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Louisiana mother faces jail time for her children’s alleged crimes

A district attorney wants to solve crime by breaking up families.

Louisiana mother faces jail time for her children’s alleged crimes

A district attorney wants to solve crime by breaking up families.


A prosecutor in the incarceration capital of the world is gearing up to send a mother to jail based on crimes she didn’t commit. According to Caddo Parish District Attorney James E. Stewart Sr. in Louisiana, the mother deserves to be locked up for a spate of criminal offenses that were allegedly committed by her two children.

Latonya L. Dillard, a mother of two, was arrested on August 29 in Shreveport and then charged with improper supervision of a minor. The charge stems from a number of offenses that were allegedly committed by her 10-year-old and 12-year-old sons. Authorities say the two boys have committed 12 criminal offenses this year, at least two of which involved breaking curfew and burglarizing a store two nights in a row. Stewart’s office says the sons’ offenses are indicative of neglect by their mother.

If convicted, Dillard could spend 30 days in jail. She may also be forced to pay thousands of dollars for her sons’ alleged behavior.

“As I promised to the citizens of Caddo Parish, it is time for parents who neglect their duty to supervise their children to be held responsible for the criminal activity of their children,” Stewart said in response to the arrest. The district attorney is reportedly collaborating with the Caddo Parish School System and local police to clamp down on truancy and curfew infractions, while holding parents accountable for the actions of their kids. Stewart’s press statement follows a vow made in March, in which he promised to prosecute parents whose kids are caught in public after hours.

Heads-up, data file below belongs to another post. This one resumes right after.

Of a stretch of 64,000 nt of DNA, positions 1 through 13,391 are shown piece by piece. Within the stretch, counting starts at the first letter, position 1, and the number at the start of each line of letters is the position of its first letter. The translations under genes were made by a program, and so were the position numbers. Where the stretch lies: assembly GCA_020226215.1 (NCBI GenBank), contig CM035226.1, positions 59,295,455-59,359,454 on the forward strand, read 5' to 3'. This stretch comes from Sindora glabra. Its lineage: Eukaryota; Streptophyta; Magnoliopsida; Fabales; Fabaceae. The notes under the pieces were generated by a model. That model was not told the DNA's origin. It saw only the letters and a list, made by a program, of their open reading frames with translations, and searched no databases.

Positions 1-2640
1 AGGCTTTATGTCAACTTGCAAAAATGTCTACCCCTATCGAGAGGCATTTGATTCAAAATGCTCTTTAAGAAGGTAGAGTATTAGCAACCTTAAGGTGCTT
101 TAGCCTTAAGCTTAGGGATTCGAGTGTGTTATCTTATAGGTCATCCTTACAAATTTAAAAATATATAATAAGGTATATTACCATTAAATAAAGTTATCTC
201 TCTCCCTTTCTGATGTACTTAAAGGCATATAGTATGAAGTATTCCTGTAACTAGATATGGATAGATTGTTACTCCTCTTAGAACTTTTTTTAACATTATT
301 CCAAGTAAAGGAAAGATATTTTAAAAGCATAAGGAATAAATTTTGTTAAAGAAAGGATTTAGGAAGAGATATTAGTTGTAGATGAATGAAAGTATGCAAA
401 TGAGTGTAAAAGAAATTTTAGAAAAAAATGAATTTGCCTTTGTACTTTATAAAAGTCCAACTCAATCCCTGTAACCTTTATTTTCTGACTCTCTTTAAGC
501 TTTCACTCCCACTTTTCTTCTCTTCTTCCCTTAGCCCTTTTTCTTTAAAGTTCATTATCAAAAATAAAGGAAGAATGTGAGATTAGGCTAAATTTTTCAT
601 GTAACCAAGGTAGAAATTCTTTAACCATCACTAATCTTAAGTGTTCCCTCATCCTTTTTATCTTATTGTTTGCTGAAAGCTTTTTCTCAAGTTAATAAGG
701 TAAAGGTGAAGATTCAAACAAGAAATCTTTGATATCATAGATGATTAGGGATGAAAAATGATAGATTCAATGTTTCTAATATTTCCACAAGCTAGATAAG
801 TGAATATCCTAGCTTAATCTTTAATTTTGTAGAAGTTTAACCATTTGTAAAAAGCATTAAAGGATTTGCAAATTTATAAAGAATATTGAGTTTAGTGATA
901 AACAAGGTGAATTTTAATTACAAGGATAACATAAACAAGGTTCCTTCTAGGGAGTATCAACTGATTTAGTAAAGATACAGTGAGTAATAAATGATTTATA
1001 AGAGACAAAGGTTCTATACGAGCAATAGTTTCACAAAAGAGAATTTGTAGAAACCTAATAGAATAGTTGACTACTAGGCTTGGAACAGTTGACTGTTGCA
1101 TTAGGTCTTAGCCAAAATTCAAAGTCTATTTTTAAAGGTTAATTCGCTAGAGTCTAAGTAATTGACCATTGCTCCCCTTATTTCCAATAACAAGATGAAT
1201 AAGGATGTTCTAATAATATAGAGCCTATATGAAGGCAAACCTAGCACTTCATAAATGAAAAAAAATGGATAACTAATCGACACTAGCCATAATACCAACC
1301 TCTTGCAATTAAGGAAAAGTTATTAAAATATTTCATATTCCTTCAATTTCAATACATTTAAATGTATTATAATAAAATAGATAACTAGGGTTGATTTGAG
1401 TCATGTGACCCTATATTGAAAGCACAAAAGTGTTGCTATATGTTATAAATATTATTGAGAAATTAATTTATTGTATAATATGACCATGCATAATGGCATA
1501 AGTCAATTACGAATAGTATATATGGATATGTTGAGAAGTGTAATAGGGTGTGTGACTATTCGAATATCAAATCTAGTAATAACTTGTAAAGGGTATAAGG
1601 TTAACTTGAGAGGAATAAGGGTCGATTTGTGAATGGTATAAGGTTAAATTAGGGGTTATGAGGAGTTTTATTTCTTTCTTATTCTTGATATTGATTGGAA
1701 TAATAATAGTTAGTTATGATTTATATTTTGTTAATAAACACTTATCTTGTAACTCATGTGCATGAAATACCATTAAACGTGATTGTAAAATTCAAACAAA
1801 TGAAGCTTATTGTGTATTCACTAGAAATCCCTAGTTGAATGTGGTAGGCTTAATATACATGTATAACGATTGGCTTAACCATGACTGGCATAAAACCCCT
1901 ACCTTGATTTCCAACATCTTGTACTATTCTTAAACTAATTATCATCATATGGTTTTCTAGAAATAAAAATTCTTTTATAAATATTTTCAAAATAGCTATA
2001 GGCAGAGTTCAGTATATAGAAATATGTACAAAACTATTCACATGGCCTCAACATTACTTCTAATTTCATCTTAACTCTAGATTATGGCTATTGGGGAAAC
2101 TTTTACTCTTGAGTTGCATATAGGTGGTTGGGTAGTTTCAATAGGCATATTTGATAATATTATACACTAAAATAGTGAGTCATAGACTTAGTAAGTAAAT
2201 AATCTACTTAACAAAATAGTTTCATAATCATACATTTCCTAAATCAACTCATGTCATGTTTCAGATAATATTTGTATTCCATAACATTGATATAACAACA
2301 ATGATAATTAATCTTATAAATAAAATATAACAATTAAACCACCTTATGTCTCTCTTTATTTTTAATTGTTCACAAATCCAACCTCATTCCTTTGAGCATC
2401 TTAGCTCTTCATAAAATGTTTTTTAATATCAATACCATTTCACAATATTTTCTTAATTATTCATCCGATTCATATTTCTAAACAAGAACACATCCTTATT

Meanwhile, little information has been provided about Dillard, including where she was when her sons broke into the store in question or what disciplinary actions she may have taken following the crimes they allegedly committed. It is hard to know how involved Dillard is in her children’s lives in general. But research on childhood development and juvenile justice paints a picture of what could happen to her sons if she’s convicted.

Taking parents away from their kids is traumatic for children, and often manifests in acting out and rule-breaking —the kind of behavior that Stewart, with the assistance of law enforcement and school administrators, wants to eliminate. Children with an incarcerated parent or guardian experience shame and stress that impedes their physical and mental development. They are also more likely to fall behind in school. By and large, criminal justice experts agree that juvenile justice is supposed to be rehabilitative and reflective of the fact that kids are constantly developing. To prevent young people from committing crimes, it is important to understand the social and economic factors underlying their behavior.

Stewart may want to straighten kids out, but he’s embracing a misguided policy that could do far more harm than good. Prosecuting parents for their children’s actions is just another way of punishing young people in the long run.